Flight – 3.5/5 Movie Reviews by Ry!

Flight – 3.5/5 – In terms of filming and previews, there are always those previews that you see that gives you a good idea of what the film might be about.  Sometimes, those previews don’t tell you the whole truth about the movie.  In other words, this is referred to as a catch 22.  Sometimes, this doesn’t matter to the film if it is excellent, but when it is not, it brings the film down completely.  Flight is one of those films that seems to be about one thing, but turns out to be about another theme.  In retrospect, this isn’t a bad thing and doesn’t bring the film down because the film consists of great acting and a strong theme.  Where the film does fall is in dueling stories and unneeded side characters.

The movie follows a pilot of a commercial airline by the name of Whip Whitaker (Denzel Washington).  In the act of desperation of an airplane in freefall, he performs a miraculous landing that saves the lives of most everyone on board.  In the aftermath of the crash, we learn of a deep dark secret that Whitaker deals with on a daily basis.  When it comes to the investigation, will his demons come to haunt him or will he find a way to free himself of the bottle.   First and foremost, the movie is not about flying or flight disasters, even though you see that in the first act.  The basis of this movie is on the character study of alcoholism, and its affect on everyone around it, including the main character.  Denzel Washington, in the role of Whip Whitaker, brings ones of his finest performances to date.  He brings a dire soul, who is not only fighting the situation of the crashed airplane, but also a fight he has had all his life, alcoholism.  In this fight, the torment and anguish that is felt on screen is portrayed in the most realistic approach through Denzel’s acting.  He brings across someone that is fighting the meaning of a moral compass, as well as trying to protect himself behind lies of his drinking habits.  You see not just an actor on screen, but a real person fighting to struggle with the consumption of alcohol and its effect on everyone around him.  The marvel in this portrayal on screen is how touching Denzel makes you feel for a reckless human.  When you reach the somber finale, the relief and completion you get when witnessing the final scene helps you feel that he has fought off the demons for good.  Outside of this marvelous acting job, nothing else really stands out.  For all the supporting characters that are in this movie, they felt like singular objects to the story.  Most the support around Whitaker feels like plot devices placed at convenient points in the film to support the singular theme of Whitaker’s alcoholism.  Some noticeable people in the film are Don Cheadle, who plays the lawyer fighting for Whitakers freedom, and John Goodman, who plays his best friend Harlman Mays.  Goodman is barely on screen, but his presence is comical and great relief to the depressing tone.  Cheadle’s performance as the lawyer is stern and reflective of a real lawyer, but he doesn’t bring anything in the strength of a strong character.  There are some other side characters, like the flight attendants and a love interest who is a recovering drug addict, but they really didn’t bring any importance, even though they tried to make them important.  To me, I felt like the love interest could have been left out with no hindrance on the main story.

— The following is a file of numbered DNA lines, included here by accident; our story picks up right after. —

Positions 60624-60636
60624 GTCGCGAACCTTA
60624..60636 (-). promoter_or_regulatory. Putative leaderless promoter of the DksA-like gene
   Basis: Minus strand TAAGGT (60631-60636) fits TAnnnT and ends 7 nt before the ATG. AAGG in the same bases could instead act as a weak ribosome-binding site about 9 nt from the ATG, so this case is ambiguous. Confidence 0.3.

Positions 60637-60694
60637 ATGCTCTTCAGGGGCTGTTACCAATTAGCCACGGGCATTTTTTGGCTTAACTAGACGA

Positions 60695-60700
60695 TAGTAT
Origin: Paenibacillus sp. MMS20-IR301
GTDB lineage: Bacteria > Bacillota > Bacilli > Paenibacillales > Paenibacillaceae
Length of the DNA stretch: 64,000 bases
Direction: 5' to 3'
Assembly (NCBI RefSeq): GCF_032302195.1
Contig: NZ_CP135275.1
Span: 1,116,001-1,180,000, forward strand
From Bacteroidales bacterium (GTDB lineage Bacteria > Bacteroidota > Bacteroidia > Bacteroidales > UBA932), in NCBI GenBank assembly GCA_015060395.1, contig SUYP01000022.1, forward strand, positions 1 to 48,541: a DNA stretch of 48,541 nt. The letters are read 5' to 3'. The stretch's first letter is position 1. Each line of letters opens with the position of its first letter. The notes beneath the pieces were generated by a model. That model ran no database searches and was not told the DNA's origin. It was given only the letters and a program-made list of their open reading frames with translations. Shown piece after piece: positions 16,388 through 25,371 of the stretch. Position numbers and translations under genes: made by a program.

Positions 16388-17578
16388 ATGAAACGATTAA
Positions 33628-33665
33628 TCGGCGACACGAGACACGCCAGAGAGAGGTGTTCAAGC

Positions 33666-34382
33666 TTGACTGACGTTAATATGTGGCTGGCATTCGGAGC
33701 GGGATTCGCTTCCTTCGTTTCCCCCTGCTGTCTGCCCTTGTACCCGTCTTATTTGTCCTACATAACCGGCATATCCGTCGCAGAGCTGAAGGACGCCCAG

When it comes to the direction, it is a solid effort.  The complete flip from the marketing doesn’t deter from the strong character study that is portrayed in the film.  When it comes to the tone of alcoholism, it is strong and well vetted through the main character as well as some of the side characters.  You see the toll it brings to everyone in the film, and how it fuses the truth and lies that Whitaker has to live with.  Watching the scenes when Denzel is fighting against getting a drink is heart-wrenching, as you cheer him to fight the urge.  When he finally reaches a breaking point and comes to terms with the real truth, you see the real strength of human character.  I loved this feeling and the focus the film takes on this theme.  Beyond this strong point, the only sad thing is that there is a dueling story going against this, which involves the flight accident and a side love interest.  This battling of these two themes hindered cohesion between the storylines.  This dueling made you not care for either the love interest or the overall effect of the flight accident.  Some of the scenes were important, but didn’t give off a strong enough effect to be everlasting.  If there was better cohesion, it could have been a marvel of great depth, but was more of a tragic fate of wasted characters and stories.

The cinematography wasn’t very strong, except for the scene of the plane crash.  The intensity of this scene was so vivid and strong, you felt as if you were on the plane.  When the crash happens, you felt, in that instance, that you were one of the characters.  Outside of this, the overall tone was left to the characters and the story.  The score was a notch above this, but didn’t bring any flavor to the film.

Overall, this film is a great character study on alcoholism.  Denzel does a marvelous job in the main role as Whip Whitaker, as he dealt with the futility of his life with drinking alcohol.  I believe there is a nomination for best actor for this role.  Outside of the character study and Denzel’s performance, everything was just a clamor of unimportant material.  With all the focus put on the alcoholism, everything fell to the wayside and was just utterly wasted on screen.  I’d recommend for a matinee, and a probable purchase on DVD.


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